Melbourne Cup: Should you really be celebrating?

by HCA04 Nov 2013

Engrained into many workplaces, Melbourne Cup Day is seen as the beginning of the end-of-year season. While HR should be interested in making sure productivity doesn’t dip due to the Melbourne Cup, they should also consider the potential alienation of pushing the event.

Steve Shepherd, group director of recruitment and HR services specialists at Randstad, stated that while organisations should allow employees to enjoy the race, they cannot let productivity drop as a result.

“We all look forward to events like Melbourne Cup and the Christmas holidays, but business leaders need to maintain the energy and motivation of employees to ensure they remain engaged in these final weeks of the year. There are still eight weeks before the end of year, and businesses need to continue trading, often right through to 31 December, so high performance and productivity is required by all employees,” he stated.

Although the popularity of the Melbourne Cup is hard to ignore, HR should not forget that to some employees the event is offensive. Events to protest the races exist, such as The “Not The Cup” Celebrations, run on the same day as the Melbourne Cup.

Employees’ objections may vary – they may boil down to animal rights, an objection to gambling, drinking or a number of other reasons.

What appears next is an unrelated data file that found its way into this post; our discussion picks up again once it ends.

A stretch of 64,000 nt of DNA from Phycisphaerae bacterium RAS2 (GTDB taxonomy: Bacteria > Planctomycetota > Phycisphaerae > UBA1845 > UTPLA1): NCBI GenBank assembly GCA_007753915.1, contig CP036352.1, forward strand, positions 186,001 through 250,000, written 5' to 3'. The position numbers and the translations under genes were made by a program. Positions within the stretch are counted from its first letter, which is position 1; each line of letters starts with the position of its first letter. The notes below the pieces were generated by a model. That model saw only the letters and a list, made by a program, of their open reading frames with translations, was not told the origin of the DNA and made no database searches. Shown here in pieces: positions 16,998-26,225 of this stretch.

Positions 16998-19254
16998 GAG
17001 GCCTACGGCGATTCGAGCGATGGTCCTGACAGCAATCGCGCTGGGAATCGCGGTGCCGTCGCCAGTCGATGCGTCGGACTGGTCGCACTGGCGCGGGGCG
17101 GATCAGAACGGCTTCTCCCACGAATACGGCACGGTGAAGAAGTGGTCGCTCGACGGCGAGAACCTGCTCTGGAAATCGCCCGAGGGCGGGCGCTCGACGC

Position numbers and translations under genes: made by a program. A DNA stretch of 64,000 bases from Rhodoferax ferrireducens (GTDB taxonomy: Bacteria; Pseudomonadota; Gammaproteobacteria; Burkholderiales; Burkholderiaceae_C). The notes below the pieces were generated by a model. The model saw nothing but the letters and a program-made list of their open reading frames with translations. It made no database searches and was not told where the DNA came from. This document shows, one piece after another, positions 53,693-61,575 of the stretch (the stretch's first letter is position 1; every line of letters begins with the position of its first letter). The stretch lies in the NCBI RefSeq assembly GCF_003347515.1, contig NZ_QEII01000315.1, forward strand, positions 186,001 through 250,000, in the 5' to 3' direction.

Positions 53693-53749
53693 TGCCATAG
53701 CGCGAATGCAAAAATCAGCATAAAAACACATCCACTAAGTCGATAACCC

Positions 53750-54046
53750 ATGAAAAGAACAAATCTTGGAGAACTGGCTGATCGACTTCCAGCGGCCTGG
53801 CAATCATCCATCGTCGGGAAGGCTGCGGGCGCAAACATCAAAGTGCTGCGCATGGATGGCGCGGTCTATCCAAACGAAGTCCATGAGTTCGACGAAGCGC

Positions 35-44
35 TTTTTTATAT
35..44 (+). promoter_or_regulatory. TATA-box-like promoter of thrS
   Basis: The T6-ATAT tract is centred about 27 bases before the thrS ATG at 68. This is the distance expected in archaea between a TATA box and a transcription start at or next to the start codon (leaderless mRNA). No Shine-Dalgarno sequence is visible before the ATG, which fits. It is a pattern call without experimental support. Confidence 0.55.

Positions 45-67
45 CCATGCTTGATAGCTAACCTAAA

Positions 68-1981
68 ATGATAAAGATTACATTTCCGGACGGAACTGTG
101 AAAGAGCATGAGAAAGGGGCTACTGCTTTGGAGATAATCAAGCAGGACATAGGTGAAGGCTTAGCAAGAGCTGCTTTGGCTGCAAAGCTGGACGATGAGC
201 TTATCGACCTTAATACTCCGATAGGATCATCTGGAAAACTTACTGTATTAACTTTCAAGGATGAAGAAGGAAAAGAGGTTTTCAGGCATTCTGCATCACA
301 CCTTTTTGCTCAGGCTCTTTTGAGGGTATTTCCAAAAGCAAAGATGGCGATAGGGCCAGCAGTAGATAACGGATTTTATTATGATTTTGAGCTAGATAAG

“Some employees, due to religious or family values or simply because they’re not interested, may not wish to participate in elements of Melbourne Cup day, particularly gambling and drinking alcohol. Employers need to ensure they provide options for staff who may not wish to participate in race day celebrations – the choice of those who do not wish to be involved must be respected,” Joydeep Hor, managing principle of People and Culture Strategies, said.



  • by MM 4/11/2013 2:33:28 PM

    I'd rather "celebrate" the Melbourne Cup than Halloween, that's for sure!

  • by Bernie Althofer 4/11/2013 3:01:57 PM

    There are many and varied reasons why people become involved in 'celebrating' the Melbourne Cup, and for some it is seen as 'un-Australian'.

    That said, there needs to be awareness as highlighted above, that not all people in a workplace 'accept' a need to be involved. As some have indicated in the past, they have felt bullied into participating, and have felt guilty about not working when there has been a backlog.

    Issues such as this can polarise workplaces and managers need to understand the complexity of issues involved. Being treated as an outcast when one does not support these types of events is difficult.

    I suspect that what some people find difficult to accept is when people take some time away from their workplace to participate in the celebrations and this absence is not reflected in time sheets etc.

  • by kevin 4/11/2013 3:11:10 PM

    Simply those that participate need to tollerate those that don't and vice versa. I suggest that both groups should self manage themselves to avoid being convinced to join the other.

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